• Yes and no. If we ONLY talk about rights, and don’t try to use legitimate numbers, people will believe the BS about the number of accidental gun deaths greatly outnumbering defensive gun uses. We do need to emphasize people’s legitimate right to self defense and the government’s non-liability for your defense, but you can’t just talk past stupid numbers. Document defensive gun uses, show the declining murder rate as the number of guns in the population has skyrocketed, show how guns are actually used in crime, etc. If we don’t discuss it, people will think we’re emphasizing our rights over the murder of innocents and think we don’t care. The fact is, we do…we just believe (with justification) that innocents are best protected by arming and training law-abiding citizens, disarming convicted felons, and convicting people who arm convicted felons. And trying to prevent suicides…in a society where they are not rare enough, but not crazily more than the rest of the world.

        • If it’s an ‘argument’ over rights THEN THAT’S THE FUCKING PROBLEM, BECAUSE IT SHOULD BE THE GUN-FIGHT

          They’re kicking the can down the road too, because they think you will be old, feeble, and not giving too big a shit, at 90.

          F it. Your stupid asshole neighbors who needed a job (your government) want to use their usurped power to do tyranny on you and yours, with impunity, and they won’t quit until you kill enough of them with the respective requisite violence that it deserves. Human history has already written.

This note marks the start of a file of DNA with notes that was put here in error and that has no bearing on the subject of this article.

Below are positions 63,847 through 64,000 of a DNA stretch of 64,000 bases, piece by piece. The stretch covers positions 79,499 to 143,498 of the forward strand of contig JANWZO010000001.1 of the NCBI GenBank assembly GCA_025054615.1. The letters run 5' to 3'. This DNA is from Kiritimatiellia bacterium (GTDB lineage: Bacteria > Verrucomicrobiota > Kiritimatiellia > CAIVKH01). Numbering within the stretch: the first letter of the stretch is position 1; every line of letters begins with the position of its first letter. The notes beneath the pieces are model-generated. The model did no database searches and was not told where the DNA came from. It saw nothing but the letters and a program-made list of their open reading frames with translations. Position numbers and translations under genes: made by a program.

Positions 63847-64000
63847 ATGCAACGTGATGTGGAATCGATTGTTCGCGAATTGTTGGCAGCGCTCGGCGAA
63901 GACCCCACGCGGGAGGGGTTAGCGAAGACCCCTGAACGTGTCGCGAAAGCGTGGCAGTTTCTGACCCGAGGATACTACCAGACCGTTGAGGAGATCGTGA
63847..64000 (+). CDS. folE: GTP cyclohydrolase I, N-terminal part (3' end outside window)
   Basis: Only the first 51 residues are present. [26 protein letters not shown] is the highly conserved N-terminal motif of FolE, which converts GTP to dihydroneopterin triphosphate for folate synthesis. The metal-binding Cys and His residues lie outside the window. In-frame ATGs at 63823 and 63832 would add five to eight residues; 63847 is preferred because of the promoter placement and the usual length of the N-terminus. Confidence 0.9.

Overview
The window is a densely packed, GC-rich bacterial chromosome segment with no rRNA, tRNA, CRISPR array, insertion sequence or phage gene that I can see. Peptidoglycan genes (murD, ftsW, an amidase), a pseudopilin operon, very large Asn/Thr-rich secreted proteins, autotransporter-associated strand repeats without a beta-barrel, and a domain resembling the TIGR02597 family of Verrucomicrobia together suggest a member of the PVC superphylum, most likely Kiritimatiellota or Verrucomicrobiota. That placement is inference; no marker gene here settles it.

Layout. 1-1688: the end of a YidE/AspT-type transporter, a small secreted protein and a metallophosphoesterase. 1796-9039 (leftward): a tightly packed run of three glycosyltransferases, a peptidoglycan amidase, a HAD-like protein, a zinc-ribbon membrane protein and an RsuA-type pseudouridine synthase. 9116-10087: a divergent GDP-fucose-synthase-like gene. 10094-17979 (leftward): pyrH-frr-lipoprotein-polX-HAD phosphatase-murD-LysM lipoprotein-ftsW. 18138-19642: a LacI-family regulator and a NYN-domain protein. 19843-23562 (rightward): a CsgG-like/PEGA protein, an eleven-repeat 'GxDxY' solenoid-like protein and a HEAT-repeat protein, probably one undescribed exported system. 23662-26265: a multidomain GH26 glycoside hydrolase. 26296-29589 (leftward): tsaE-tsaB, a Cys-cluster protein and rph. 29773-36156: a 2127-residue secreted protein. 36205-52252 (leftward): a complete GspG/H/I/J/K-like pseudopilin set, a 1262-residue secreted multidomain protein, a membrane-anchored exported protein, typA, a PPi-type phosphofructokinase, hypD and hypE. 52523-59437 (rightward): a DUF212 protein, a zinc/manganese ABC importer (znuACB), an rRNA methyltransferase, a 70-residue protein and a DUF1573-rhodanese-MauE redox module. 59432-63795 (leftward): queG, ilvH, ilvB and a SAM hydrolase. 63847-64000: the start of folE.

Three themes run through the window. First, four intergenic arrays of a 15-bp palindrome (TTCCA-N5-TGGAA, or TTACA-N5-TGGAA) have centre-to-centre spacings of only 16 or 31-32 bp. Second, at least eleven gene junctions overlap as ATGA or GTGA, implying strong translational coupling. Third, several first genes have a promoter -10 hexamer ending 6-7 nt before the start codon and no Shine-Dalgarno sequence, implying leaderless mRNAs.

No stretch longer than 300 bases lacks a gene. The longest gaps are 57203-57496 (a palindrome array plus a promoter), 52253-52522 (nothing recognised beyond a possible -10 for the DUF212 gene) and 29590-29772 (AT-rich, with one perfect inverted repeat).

• @Ingenaro
          Excellent succinct comment. Probably the shortest statement of the key issues I have seen.

      • “Firstly…Joe R, Abortion is flat out wrong, no disagreement.”

        I’m actually coming around to the other side on this one. No, I still don’t believe in publicly funded abortions, whether through Medicaid, Obamacare, the military, etc. I certainly don’t believe in funding Big Abortion industry members like Planned Parenthood, either. I’m parental notification and parental permission of minors seeking abortions. Pretty much most of the anti-abortion measures, short of outright banning abortion under all circumstances, I support.

        Where I draw the line allows for genetic testing within the first trimester and abortion for severe diseases/conditions. We don’t have time and space here to delineate those specifics, but I’ve been thinking about this for years and have developed my own rationale.

        • You do you. There’s room for disagreement, but my point was more that trying to condemn the medical profession (which is responsible for a large chunk of the increase in life expectancy over the past 150~ish years) for a portion of it that performs abortion is folly.

        • “Abortion is flat out wrong, no disagreement.”

          IMO, based upon the human detritus that seems to be reproducing ad infinitum, I’m beginning to think that abortion should be mandatory.

        • Sorry, but anyone who defends lawyers litigious practices while calling anyone human detritus for having kids simply has no leg to stand on. You disgust me.

        • Fucking WAA.

          Two wrongs don’t make a right. Saying lawyers are evil doesn’t lift doctors who don’t rail against abortion off the “worthless” peg on the value-to-society meter.